Hot Dog Night at County Jail
Before reporting to county jail for a ten-day sentence, the longest I’d lasted in the past ten years without a drink was seventy-two hours.
I tied the record in lockdown.
Three days later, the cell door popped open, a sound like a shotgun being cocked through a microphone, and then I was allowed to walk among the general population in the G-pod—mostly small-time criminals with a paper trail of misdemeanors, potheads and deadbeat dads and petty thieves. Not the rape-you-in-the-ass monsters I envisioned. Most of the guys were either watching the television or sitting at one of the six stainless steel tables, playing cards or reading a book. Restless and confused, I roamed around the common are trying keep it together.
I was edgy, detoxing. But this wasn’t like any of the detox centers I’d been to. Not even close. In jail, I was just another animal, another beast to feed. I plopped down at one of the tables and held my head.
A guy with his nose and cheeks peppered with busted blood vessels sat across from me and stared like he was looking through a wall, sipping muddy coffee from a stainless steel mug.
“How long?” he asked, his voice pure gravel.
The guy snorted. “Ten days ain’t a sentence. It’s a break. I could do ten days with my dick jammed in a door. Ten days. I got six months for stealing one can of beer. One.”
I closed my eyes and nodded. If my hands and legs weren’t shaking, I would’ve gotten up and moved.
“You look like you’re losing it, kid. Just remember it’s only ten days. I was engaged to a girl for ten hours. I was on the wagon at the time, doing real good. I had three month under me, going to my AA meetings, and the whole time I was living with this girl, she drank like a fish. I’ve never seen someone shoot bourbon like her. She’d polish a fifth then do a fucking tap dance and not miss a step. You know what I’m saying?”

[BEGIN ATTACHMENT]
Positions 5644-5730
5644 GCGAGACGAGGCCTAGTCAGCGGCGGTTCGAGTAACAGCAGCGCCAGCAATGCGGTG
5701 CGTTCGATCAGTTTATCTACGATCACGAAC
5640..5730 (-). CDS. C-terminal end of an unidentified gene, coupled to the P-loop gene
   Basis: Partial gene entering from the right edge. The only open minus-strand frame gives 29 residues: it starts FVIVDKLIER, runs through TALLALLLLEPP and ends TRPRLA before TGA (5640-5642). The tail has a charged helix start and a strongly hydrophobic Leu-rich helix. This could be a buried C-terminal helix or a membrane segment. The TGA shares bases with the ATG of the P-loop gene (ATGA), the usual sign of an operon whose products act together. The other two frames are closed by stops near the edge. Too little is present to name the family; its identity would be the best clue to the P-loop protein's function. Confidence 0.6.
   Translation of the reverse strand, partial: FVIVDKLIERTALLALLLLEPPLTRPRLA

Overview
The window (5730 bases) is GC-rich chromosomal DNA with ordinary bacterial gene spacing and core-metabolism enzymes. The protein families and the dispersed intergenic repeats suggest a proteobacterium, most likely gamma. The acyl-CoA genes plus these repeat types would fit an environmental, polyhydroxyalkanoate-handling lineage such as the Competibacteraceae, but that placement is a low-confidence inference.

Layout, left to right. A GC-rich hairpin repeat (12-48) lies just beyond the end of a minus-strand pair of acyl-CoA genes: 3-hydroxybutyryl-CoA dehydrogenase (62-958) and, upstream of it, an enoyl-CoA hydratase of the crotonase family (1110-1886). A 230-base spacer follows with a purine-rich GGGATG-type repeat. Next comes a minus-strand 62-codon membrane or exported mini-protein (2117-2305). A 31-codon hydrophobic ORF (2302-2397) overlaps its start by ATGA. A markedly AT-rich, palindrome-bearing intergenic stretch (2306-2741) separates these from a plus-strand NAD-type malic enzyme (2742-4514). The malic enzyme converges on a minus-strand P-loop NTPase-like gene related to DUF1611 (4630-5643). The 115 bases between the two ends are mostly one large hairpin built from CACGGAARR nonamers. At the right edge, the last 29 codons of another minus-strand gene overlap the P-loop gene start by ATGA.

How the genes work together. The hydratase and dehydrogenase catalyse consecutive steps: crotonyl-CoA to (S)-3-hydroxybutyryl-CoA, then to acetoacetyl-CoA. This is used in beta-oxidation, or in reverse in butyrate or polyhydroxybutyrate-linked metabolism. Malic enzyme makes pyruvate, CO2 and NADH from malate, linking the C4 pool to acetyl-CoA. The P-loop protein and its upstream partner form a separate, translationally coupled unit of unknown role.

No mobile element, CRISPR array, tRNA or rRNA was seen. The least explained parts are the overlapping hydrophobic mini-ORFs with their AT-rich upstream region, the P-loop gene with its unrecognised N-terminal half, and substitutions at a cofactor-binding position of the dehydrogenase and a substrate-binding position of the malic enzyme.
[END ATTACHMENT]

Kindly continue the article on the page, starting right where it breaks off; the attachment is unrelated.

I grinned, cringed.
“I had this job at the time, working under the table for a buddy doing construction, and I had finally saved enough cash to buy her a ring. She said she wanted an engagement ring or she wouldn’t get married. So I bought the ring and got down on my knee before she went to work one morning. And she said yes, so we celebrated, if you know what I’m saying, and then she went to work bartending at this biker joint down the road from our apartment. I was so fucking happy I went out and bought a case of Bud and a pint of Wild Turkey.”
“That’ll do it,” I said. That’ll take away these shakes, these walls.
“Well, this girl had seen me drink before and didn’t like what she saw, even though she drank like a fish. When she came home that night, I was passed out on the couch, empties all around me. She came over, clocked me in the head with the boot of her shoe and threw the ring at me. She told me to pack my shit. Just like that. For ten hours, I was on top of the world, engaged and happy, and the next thing I know, I’m back in jail.”
The guys in their orange jumpsuits started lining up for dinner, but I wasn’t hungry. My bowels felt like they were fall out, but the thought of shitting in the filthy pot in that small cell terrified me. The guy who had been engaged for ten hours stood up. “You married?”
“I’m getting divorced.”
The guy tilted his head back and sniffed the stale air. “They’re having hot dogs,” he says. “Things could be worse things. You know what I’m saying?”
I enjoy scratching my chin and reading authors you’ve never heard of. For example, I’m currently reading “The Last Butterfly,” an epic poem by Shin Wing-Lau, a very contemporary South Korean writer that EVERYONE should read, translated by Douchey McHipster, a full professor at Smith College. I also take photographs for the indie-band The Unctuous Xylophones, who you’ve probably never heard of either. I’m the only one in the world who is intellectually capable of understanding the brilliance and complexity of dueling xylophones. My verse, prose and multimedia art has appeared in very hip journals that you’ve never heard of, such as Hippo on a Bicycle, Tnthenum, the Scrote, and Monday Morning Coffee Break.